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Kobe Bryant to Appear in Court Tomorrow to Hear Charges

Aired August 5, 2003 - 19:11   ET


ANDERSON COOPER, CNN ANCHOR: Let's get you up to the minute right now with some other stories.
The latest on the Kobe Bryant case. Tomorrow, as you might know, the basketball all-star will appear in a Colorado court. Now, it is going to be a much different kind of limelight than he is used to, to say the least. This will be Bryant's first court appearance on a sexual assault charge.

Now, today the judge in the case rejected the NBA star's request to keep cameras out of the courtroom. Meantime, the media frenzy just continues to grow by the second. Media organizations are pushing to get records in the case made public.

Let's go to CNN's Deborah Feyerick with the latest.


DEBORAH FEYERICK, CNN CORRESPONDENT (voice-over): Outside Eagle County court, media central. Thirty satellite trucks from around the country. Hundreds more journalists, technicians, photographers, all gearing up for a hearing likely to last less than ten minutes.

The show's reluctant star, Kobe Bryant, ordered by a judge to show up and face the sexual assault charges against him. Bryant will not enter a plea. That comes later. But the L.A. Laker all-star guard, beloved for his style, grace and decency, has told the world he's guilty of adultery but not guilty of rape.

KOBE BRYANT, CHARGED WITH RAPE: I didn't force her to do anything against her will.

FEYERICK: The intensity of the spotlight seems to defy logic. The judge tells CNN he's flabbergasted by the attention's Bryant is receiving. And if anyone knows media, it's Judge Frederick Gannett.

His grandparents were New York City newspaper journalists. Then again, everyone linked to this case seems to know someone famous.

There's Kobe Bryant's defense team, Pamela Mackey and Hal Haddon. Individually, they've represented JonBenet Ramsey's parents, author Hunter Thompson and Colorado avalanche goalie Patrick Roy.

District attorney Mark Hurlbert has fewer celebrity ties. But those who know him and his trial partner, Ingrid Bachie (ph), say they're a good match against Bryant's defense team.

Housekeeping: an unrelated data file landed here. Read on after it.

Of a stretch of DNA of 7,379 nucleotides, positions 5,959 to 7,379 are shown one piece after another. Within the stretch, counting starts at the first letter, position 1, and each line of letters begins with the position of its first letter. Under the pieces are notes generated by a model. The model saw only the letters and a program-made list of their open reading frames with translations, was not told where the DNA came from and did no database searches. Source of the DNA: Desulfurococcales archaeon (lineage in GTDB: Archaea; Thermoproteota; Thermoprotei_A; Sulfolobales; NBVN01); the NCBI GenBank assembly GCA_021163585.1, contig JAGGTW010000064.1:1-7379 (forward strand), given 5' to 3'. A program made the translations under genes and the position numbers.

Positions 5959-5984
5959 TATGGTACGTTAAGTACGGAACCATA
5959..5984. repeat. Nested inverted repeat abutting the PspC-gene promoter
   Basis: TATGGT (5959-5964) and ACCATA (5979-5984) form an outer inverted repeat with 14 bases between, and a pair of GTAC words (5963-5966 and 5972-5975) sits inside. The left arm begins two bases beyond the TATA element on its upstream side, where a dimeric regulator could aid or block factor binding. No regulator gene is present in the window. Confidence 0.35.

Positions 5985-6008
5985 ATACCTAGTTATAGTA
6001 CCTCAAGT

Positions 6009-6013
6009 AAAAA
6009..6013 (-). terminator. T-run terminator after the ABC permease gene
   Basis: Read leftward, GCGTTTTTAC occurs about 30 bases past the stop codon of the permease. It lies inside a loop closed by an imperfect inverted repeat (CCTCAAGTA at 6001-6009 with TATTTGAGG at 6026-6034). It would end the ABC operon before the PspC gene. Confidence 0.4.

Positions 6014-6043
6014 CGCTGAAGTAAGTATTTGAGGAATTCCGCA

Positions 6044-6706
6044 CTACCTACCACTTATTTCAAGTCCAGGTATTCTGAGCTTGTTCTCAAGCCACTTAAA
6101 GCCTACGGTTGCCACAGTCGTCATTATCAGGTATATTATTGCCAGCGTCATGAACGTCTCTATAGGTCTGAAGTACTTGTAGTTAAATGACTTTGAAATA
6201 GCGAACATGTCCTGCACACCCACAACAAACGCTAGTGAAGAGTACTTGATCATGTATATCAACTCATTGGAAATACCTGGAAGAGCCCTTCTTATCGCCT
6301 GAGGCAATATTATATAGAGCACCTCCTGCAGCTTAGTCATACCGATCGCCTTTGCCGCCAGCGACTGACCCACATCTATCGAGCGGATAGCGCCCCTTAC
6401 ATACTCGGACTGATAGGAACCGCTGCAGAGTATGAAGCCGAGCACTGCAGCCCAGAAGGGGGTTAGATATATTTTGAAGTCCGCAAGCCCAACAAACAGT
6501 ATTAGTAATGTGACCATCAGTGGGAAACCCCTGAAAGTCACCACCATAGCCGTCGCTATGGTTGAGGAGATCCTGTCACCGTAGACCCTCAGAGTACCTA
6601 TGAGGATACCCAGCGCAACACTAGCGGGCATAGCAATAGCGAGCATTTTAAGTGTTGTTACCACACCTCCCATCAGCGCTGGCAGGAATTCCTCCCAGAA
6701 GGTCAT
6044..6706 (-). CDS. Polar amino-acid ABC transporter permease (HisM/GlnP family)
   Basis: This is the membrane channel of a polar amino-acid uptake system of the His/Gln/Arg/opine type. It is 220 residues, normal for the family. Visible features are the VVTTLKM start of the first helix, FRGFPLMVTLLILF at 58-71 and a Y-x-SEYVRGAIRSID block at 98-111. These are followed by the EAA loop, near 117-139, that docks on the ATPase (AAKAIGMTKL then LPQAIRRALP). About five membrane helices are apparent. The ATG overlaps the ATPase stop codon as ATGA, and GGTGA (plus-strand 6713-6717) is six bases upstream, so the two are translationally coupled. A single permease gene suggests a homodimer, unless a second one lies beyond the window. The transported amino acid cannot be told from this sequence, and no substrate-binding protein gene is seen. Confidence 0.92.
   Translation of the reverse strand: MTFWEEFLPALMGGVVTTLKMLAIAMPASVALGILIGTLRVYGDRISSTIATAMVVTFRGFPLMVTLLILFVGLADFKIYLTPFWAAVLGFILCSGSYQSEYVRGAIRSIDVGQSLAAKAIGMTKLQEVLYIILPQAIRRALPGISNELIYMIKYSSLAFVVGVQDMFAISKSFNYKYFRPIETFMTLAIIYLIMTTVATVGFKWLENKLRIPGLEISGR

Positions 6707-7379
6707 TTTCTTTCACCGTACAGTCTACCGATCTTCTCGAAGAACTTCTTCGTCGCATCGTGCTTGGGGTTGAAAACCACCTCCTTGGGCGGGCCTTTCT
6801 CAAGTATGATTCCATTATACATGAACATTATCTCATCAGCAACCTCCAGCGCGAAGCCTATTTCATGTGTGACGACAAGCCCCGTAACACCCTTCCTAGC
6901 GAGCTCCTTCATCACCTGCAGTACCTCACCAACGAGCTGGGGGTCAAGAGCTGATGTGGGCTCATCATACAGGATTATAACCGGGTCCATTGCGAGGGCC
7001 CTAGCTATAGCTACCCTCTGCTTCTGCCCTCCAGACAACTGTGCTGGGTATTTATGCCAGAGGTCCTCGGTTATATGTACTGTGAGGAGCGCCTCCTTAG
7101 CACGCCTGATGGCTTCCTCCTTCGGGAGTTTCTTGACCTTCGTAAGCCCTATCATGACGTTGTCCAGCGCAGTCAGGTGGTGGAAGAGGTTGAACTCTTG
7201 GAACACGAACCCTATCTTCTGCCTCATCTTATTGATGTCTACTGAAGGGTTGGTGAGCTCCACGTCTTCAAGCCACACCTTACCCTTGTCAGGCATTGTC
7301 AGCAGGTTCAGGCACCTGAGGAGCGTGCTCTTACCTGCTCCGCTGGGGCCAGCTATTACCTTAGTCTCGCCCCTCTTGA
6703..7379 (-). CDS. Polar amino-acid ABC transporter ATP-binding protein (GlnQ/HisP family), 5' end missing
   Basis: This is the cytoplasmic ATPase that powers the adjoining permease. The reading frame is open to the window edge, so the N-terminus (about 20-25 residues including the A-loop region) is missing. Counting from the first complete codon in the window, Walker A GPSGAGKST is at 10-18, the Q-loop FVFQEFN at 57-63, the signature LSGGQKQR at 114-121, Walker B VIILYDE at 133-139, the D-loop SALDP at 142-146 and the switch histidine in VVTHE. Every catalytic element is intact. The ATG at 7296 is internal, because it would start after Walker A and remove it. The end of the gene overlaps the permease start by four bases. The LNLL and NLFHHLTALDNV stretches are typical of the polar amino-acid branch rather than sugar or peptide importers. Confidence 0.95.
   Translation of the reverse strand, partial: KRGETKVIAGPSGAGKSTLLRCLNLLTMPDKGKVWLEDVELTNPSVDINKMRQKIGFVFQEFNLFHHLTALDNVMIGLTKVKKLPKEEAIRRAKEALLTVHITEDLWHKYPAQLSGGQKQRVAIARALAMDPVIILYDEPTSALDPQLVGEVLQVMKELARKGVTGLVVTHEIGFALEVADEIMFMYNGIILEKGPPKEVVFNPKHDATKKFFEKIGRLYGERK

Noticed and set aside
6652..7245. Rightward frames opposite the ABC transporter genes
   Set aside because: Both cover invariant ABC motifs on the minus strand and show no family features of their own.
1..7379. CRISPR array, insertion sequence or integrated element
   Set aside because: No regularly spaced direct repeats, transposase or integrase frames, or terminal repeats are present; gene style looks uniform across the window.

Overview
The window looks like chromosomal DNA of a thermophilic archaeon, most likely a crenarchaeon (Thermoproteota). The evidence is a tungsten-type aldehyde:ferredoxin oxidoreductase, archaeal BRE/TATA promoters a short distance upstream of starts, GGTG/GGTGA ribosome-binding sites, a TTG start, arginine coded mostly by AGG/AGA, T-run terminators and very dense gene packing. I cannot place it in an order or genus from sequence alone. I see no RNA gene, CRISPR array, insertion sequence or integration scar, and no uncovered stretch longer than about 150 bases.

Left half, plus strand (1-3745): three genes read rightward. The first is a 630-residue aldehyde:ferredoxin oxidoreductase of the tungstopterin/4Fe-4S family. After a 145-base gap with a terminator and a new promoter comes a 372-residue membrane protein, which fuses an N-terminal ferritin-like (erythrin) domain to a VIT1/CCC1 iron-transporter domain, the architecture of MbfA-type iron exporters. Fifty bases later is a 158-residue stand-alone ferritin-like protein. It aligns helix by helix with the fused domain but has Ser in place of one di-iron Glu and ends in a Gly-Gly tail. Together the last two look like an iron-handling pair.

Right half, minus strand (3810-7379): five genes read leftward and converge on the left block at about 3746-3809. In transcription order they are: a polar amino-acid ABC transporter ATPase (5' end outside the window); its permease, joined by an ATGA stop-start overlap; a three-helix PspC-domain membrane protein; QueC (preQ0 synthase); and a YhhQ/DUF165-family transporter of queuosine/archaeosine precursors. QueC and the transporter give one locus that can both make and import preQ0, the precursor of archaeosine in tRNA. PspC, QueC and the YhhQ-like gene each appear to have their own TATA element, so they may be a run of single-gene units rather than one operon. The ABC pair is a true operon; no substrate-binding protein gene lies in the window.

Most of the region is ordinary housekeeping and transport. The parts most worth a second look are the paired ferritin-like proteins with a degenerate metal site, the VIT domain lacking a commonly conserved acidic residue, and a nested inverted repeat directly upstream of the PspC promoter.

UNIDENTIFIED MALE: You're going to see a battle of four effective but different courtroom communicators.

FEYERICK: And cameras or not, Kobe Bryant knows the stakes are high.


FEYERICK: Colorado has some of the toughest penalties when it comes to people convicted of sex crimes. If Kobe Bryant is found guilty, he could face anywhere between two years to life in prison.

And Anderson, a new development out of the court just a few moments ago. Kobe Bryant's defense team has filed a motion asking the judge to sanction members of the local law enforcement, including the sheriff himself. Kobe Bryant's defense team says they are guilty of leaking information to the media. The judge had warned all parties that they were not to discuss intimate details of this case -- Anderson.

COOPER: Has the judge ruled on that?

FEYERICK: The judge has not ruled on that. Kobe Bryant's team make general allegations. They say sources familiar with the prosecution's case, those people were quoted in a particular paper.

Then they also say law enforcement sources, and they mention the sheriff by name, who apparently spoke to a local television station. And they want the penalties enforced.

COOPER: All right. Deborah Feyerick thanks for the update.

As we noted, tomorrow will be the first time we get to see Kobe Bryant in court. Of course, Bryant and his lawyers know the viewers may well include future jurors. So what will they try to accomplish tomorrow?